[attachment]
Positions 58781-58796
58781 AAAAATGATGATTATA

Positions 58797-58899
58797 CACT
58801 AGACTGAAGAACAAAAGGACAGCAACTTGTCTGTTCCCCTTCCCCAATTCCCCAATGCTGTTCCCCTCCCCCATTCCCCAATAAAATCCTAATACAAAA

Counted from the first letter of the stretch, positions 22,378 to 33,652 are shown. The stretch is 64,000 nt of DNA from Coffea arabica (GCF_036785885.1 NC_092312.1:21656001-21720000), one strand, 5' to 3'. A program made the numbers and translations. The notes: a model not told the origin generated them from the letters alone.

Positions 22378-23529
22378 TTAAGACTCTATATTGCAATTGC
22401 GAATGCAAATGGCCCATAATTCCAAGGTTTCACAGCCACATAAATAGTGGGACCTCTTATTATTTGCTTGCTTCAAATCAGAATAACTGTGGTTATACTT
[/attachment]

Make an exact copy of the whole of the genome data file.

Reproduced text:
Positions 58781-58796
58781 AAAAATGATGATTATA

Positions 58797-58899
58797 CACT
58801 AGACTGAAGAACAAAAGGACAGCAACTTGTCTGTTCCCCTTCCCCAATTCCCCAATGCTGTTCCCCTCCCCCATTCCCCAATAAAATCCTAATACAAAA

Counted from the first letter of the stretch, positions 22,378 to 33,652 are shown. The stretch is 64,000 nt of DNA from Coffea arabica (GCF_036785885.1 NC_092312.1:21656001-21720000), one strand, 5' to 3'. A program made the numbers and translations. The notes: a model not told the origin generated them from the letters alone.

Positions 22378-23529
22378 TTAAGACTCTATATTGCAATTGC
22401 GAATGCAAATGGCCCATAATTCCAAGGTTTCACAGCCACATAAATAGTGGGACCTCTTATTATTTGCTTGCTTCAAATCAGAATAACTGTGGTTATACTT